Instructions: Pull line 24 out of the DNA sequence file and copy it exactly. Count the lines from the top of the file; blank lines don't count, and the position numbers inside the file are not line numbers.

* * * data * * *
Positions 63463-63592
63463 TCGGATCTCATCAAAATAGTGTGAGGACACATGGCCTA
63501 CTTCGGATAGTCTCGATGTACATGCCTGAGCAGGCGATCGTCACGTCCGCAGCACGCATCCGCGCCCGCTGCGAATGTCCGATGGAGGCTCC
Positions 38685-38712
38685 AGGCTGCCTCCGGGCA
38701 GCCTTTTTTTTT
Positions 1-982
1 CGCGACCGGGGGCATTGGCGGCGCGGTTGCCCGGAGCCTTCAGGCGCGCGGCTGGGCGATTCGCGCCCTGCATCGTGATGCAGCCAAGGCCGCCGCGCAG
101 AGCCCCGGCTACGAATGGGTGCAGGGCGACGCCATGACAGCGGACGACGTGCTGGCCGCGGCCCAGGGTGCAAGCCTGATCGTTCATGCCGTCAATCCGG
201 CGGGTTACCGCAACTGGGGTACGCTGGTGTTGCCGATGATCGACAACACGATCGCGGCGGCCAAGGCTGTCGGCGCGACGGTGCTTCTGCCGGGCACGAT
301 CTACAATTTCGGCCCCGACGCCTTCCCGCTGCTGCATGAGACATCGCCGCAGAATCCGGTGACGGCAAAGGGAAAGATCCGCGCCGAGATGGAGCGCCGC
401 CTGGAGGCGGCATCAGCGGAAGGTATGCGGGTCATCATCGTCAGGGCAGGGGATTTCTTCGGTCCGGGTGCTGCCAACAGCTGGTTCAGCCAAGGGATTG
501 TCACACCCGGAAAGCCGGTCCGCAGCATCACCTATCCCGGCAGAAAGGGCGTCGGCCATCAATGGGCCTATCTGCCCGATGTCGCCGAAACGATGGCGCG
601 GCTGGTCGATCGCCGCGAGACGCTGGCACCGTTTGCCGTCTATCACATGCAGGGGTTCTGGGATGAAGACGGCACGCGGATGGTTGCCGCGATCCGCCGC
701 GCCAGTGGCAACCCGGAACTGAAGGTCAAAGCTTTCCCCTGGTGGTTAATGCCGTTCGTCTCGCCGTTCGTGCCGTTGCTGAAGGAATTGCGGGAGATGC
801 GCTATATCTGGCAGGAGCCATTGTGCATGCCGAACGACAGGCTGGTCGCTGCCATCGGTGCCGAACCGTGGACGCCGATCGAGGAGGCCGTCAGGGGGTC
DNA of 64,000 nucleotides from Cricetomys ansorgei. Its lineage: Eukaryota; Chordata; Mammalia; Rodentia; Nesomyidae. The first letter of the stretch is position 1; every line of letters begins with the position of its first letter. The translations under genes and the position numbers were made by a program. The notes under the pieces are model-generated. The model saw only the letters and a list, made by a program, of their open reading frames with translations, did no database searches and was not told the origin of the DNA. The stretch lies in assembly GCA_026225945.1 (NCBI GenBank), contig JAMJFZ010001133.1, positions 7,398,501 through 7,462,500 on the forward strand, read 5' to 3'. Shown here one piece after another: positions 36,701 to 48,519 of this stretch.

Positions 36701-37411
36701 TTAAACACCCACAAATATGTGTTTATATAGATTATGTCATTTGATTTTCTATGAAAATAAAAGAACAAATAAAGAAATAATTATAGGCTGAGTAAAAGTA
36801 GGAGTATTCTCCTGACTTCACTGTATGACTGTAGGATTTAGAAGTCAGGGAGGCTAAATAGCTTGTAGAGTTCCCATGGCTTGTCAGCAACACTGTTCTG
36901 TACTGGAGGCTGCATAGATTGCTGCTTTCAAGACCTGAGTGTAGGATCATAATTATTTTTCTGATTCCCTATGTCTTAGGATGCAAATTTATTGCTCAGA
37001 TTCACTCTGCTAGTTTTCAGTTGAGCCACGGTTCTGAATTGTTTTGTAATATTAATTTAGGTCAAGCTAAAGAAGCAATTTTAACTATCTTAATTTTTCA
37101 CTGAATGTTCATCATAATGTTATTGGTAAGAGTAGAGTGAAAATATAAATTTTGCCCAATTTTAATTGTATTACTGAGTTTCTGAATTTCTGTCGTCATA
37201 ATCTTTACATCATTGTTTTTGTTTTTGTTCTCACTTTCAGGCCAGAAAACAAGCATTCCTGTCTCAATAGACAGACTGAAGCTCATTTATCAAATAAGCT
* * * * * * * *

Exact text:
37201 ATCTTTACATCATTGTTTTTGTTTTTGTTCTCACTTTCAGGCCAGAAAACAAGCATTCCTGTCTCAATAGACAGACTGAAGCTCATTTATCAAATAAGCT